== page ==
I hate when people refer to Madison Square Garden as the world’s most famous arena. I can’t think of another one that is still standing that can rival it but that doesn’t mean it should automatically take the title. The current manifestation of the Garden was built in 1968. Did you know that? Doesn’t it seem like it should be this really really old place with all this history? Nope, it just happened to be built right before the Knicks won two titles in 1970 and ’73. People also give it credit for being famous because NYC is a hotbed for basketball talent and often city title games are played there.
What’s annoying to me is the arena itself. Check out these photos of it and what it replaced. It’s one of the really sad stories out there, I think. The original Penn Station was destroyed and rebuilt underground (beneath the Garden, if you’ve ever been there it’s really odd) so that this could go in instead.
Now, I know that MSG has seen it’s fair share of famous moments. Willis Reed, Reggie Miller and Michael Jordan have all turned in legendary performances there. But those are famous in basketball circles, not really culturally speaking. In this age of television and internet, does a specific arena really matter much anymore? My guess is that the earlier versions, and even this current version, of the Garden were host to famous and rich New Yorkers who were influential and important. Sort of the way Lakers games are but in a more intense way (in other words, not just actors). It was important to play in New York because that was the center of the universe. But these days the Knicks suck, St. John’s isn’t very good and where you actually are matters less than ever before. There are YouTube clips of everything under the sun so you don’t have to be at the Garden to experience what happens there.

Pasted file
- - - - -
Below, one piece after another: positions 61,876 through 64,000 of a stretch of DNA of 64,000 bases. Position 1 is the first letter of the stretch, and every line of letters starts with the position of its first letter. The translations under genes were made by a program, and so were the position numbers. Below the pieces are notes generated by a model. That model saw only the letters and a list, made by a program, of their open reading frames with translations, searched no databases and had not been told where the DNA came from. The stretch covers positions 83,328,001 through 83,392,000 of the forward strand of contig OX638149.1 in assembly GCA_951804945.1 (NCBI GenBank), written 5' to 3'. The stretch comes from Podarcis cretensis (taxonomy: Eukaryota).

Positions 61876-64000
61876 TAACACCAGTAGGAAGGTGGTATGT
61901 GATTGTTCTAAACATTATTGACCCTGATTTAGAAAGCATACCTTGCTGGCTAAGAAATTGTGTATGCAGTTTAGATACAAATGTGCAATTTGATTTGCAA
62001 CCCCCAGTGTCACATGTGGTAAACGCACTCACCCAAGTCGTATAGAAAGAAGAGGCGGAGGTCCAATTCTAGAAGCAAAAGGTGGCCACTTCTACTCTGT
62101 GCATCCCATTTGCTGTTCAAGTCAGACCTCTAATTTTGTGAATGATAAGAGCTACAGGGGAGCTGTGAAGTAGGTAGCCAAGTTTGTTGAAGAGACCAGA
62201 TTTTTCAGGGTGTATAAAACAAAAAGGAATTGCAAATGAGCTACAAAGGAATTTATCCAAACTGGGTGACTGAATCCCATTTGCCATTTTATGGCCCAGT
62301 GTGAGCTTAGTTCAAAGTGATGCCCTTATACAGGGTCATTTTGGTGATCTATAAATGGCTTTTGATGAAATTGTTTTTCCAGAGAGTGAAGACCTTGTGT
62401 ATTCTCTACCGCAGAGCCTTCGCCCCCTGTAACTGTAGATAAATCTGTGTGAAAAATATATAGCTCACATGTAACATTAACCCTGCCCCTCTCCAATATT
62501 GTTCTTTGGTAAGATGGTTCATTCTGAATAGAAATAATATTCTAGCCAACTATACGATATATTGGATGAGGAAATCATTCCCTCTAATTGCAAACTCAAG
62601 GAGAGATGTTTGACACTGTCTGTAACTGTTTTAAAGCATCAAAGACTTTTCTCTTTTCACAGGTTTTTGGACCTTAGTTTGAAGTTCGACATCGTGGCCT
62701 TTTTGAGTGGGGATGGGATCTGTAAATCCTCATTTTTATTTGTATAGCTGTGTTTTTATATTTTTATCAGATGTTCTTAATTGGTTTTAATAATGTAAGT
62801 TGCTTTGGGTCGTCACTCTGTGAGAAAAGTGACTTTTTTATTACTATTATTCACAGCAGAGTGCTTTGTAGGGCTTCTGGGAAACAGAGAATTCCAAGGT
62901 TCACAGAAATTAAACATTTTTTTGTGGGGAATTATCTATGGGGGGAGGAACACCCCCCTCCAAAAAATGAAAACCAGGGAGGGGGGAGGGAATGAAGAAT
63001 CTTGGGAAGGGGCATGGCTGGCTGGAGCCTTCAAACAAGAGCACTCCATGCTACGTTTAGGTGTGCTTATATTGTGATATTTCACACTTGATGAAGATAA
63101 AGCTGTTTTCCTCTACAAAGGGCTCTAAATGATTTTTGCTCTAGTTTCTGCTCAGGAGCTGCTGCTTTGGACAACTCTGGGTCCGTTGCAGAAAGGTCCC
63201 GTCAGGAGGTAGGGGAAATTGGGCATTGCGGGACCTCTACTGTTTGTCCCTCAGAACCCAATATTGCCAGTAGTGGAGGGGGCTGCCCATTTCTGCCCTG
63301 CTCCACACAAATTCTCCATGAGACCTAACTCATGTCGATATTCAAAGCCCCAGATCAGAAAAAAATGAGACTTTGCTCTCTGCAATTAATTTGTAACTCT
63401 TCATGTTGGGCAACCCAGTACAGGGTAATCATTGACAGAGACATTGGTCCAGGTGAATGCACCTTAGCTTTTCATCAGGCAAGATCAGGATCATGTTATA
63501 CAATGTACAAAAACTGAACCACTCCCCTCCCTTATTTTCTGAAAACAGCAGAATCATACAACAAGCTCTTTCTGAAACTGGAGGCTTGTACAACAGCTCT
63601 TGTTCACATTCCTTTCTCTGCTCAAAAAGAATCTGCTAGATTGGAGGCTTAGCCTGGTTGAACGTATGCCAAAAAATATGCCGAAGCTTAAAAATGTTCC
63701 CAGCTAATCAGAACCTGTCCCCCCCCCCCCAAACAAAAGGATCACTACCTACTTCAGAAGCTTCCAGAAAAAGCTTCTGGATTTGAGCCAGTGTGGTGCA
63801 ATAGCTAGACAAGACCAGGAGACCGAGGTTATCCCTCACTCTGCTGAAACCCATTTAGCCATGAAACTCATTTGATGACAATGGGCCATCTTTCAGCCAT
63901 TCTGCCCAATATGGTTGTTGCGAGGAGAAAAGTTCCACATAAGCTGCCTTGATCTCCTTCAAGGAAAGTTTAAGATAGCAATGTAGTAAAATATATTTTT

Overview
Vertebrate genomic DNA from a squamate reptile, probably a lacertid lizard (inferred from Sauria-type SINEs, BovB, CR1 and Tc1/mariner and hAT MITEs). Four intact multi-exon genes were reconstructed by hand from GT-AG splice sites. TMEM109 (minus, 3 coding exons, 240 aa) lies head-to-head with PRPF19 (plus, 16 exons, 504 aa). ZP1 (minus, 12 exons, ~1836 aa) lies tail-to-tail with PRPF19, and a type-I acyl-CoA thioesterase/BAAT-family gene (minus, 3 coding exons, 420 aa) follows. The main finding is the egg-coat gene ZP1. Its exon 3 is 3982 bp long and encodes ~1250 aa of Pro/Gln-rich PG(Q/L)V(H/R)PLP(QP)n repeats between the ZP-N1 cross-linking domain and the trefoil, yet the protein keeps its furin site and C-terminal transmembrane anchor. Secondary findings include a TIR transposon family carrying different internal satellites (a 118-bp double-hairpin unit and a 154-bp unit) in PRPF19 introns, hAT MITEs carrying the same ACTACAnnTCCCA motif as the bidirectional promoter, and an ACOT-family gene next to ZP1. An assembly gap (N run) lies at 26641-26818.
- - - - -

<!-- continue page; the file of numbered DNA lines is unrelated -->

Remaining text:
Eventually the Knicks will bury the Garden and move into a newer arena of some kind. People will be sad but what difference will it really make? The Celtics moved out of Boston Garden, and unless you are Bill Simmons, it hasn’t made that much of a difference. Same with the Lakes moving out of the Forum, the Sixers moving out of the Spectrum and on and on.
The only arenas I think that are really historically important anymore are college venues like Cameron Indoor, Pauley Pavilion, The Palestra, Hinkle Fieldhouse and Allen Fieldhouse. Some, like Cole Field House, Reynolds Coliseum or Carmichael Gym have been either torn down or moved out of in favor of larger, pro-style venues.
I guess the point of all this rambling is that MSG should not be considered an elite or culturally important venue. It’s just a big, round stadium in the middle of Manhattan. It is not the same place that Ringling Bros. and Barnum & Bailey Combined Shows debuted in or that hosted Jack Dempsey’s only indoor fight. To me it’s just a gym, no more famous than anywhere else, and no more important.